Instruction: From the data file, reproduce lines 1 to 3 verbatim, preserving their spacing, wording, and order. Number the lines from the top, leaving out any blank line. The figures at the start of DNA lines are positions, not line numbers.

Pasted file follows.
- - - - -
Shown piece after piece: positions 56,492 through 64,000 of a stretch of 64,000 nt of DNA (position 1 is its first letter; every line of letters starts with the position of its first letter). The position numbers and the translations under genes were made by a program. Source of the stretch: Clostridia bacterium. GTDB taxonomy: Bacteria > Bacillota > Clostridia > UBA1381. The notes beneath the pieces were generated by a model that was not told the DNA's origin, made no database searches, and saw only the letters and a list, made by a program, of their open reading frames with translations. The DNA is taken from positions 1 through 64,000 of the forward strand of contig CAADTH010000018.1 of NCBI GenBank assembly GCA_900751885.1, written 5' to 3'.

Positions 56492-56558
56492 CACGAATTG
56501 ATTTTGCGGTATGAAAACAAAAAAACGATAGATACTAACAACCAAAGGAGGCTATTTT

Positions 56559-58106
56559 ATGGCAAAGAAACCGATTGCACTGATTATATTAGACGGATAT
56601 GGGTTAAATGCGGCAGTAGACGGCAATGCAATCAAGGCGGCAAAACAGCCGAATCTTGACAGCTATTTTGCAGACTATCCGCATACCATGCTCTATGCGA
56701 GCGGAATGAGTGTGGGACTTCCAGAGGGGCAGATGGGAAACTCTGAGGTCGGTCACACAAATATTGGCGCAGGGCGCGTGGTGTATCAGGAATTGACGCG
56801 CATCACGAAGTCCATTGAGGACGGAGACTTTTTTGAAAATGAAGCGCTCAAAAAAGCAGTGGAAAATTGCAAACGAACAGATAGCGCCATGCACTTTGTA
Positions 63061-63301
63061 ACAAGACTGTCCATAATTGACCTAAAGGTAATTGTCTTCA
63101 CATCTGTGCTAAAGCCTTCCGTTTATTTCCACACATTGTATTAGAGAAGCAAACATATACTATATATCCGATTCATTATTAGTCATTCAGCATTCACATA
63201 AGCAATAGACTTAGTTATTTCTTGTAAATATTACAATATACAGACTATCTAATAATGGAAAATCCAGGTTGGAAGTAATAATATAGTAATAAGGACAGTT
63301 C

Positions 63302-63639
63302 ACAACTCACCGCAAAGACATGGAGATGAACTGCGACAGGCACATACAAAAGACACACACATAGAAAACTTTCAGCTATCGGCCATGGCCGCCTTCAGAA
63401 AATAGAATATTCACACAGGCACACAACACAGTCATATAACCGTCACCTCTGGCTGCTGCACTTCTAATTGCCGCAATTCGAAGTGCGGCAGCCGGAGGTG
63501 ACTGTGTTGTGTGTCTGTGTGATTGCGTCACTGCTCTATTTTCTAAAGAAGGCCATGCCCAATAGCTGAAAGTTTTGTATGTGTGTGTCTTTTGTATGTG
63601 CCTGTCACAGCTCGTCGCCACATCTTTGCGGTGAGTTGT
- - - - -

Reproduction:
Shown piece after piece: positions 56,492 through 64,000 of a stretch of 64,000 nt of DNA (position 1 is its first letter; every line of letters starts with the position of its first letter). The position numbers and the translations under genes were made by a program. Source of the stretch: Clostridia bacterium. GTDB taxonomy: Bacteria > Bacillota > Clostridia > UBA1381. The notes beneath the pieces were generated by a model that was not told the DNA's origin, made no database searches, and saw only the letters and a list, made by a program, of their open reading frames with translations. The DNA is taken from positions 1 through 64,000 of the forward strand of contig CAADTH010000018.1 of NCBI GenBank assembly GCA_900751885.1, written 5' to 3'.

Positions 56492-56558
56492 CACGAATTG